Mark Schofield: Is the Bank Branch Dead?




The pace of change in banking will be surprisingly fast in the coming years. Mark Schofield, a partner in Bain's Financial Services practice, discusses three critical ways that banks can harvest digital dividends and create smaller, radically different branch networks.

Read the transcript below.

MARK SCHOFIELD: It's a common question: Is the bank branch dead? The simple answer is no, but it will be profoundly different, and the pace of change will be surprisingly fast. Those banks that are successful will harvest the digital dividend. That's lower cost, it's higher sales, and it's improved loyalty with customers.

The critical focus is to drive three changes in the branch network. Change number one is migrating high-cost service. Typically 70% of volumes in the branch are what we call bad and avoidable. How do we take those and migrate them to a digital channel that's an improved experience for a customer?

The second is digitizing the sales experience. In many markets, 50% of sales have already migrated to a mobile phone. How do we build a simple experience and teach our customers to use it?

And finally, how do we drive a radically different branch network? Again, in many markets, a third of branches have already been removed, and plans are underway for the next third. That's a radically different, smaller and more networked branch network.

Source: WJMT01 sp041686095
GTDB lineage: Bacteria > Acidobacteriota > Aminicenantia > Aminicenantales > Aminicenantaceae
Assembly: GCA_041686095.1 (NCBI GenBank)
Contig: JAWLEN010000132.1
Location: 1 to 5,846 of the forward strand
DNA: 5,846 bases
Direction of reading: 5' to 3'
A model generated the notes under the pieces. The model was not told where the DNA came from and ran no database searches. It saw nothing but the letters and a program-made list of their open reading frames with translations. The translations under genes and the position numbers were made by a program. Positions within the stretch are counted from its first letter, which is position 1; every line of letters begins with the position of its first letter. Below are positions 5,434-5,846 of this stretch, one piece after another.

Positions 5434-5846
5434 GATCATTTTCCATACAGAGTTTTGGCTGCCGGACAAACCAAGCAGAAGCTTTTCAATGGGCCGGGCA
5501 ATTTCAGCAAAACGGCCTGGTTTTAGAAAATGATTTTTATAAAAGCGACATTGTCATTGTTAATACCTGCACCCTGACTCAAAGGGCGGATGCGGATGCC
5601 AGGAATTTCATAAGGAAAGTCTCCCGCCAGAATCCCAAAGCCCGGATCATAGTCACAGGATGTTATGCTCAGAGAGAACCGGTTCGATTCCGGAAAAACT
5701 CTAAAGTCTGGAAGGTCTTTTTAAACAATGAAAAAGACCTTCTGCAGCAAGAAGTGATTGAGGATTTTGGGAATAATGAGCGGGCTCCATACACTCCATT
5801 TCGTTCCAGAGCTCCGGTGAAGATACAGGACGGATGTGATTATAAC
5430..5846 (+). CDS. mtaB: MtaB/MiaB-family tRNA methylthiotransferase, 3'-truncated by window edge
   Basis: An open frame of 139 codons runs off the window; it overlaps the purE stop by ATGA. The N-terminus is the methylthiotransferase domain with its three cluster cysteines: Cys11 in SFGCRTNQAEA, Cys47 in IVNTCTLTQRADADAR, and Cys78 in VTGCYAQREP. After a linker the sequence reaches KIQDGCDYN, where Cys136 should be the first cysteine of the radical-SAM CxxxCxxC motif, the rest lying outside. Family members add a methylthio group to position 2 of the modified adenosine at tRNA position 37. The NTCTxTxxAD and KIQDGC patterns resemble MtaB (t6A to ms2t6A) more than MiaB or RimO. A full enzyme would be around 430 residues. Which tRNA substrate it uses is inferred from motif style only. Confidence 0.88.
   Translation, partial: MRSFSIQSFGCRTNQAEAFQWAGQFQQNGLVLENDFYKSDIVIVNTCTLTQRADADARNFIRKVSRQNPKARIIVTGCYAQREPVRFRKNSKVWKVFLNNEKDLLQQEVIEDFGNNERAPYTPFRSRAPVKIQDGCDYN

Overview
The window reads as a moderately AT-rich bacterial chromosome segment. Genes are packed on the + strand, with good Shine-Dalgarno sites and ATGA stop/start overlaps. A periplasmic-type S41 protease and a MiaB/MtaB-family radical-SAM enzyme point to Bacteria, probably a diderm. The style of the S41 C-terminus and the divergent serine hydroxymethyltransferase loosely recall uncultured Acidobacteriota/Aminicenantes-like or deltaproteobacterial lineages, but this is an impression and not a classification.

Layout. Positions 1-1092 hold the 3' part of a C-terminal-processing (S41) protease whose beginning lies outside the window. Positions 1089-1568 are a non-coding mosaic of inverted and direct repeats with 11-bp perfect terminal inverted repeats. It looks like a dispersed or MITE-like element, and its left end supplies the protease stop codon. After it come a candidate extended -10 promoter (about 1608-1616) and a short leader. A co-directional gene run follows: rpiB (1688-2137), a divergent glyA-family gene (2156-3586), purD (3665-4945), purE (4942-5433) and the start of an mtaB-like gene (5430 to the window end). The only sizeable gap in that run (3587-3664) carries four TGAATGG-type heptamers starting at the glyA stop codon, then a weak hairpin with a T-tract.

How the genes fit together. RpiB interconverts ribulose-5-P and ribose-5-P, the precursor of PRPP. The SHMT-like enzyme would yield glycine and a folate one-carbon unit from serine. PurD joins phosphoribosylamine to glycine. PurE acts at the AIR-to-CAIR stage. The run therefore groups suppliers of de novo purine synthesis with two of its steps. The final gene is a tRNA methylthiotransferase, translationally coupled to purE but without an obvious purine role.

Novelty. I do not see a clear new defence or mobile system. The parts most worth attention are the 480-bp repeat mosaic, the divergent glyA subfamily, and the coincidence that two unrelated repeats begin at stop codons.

The difference between success and failure is the approach to change management. We've seen many banks take a very different approach to delivering these changes in their network. It requires a customer-back focus. How do we design solutions specifically for our customers?

It requires empowering the frontline staff. How do we enable them to make the decisions they want to make at a rapid pace? And it requires an environment to drive radical change, a much higher degree of experimentation, improvement and refinement. Those banks that take a different approach to change will ultimately harvest the digital dividend and enable reinvestment in their business.

Read the related Bain Brief: Is the Bank Branch Dead?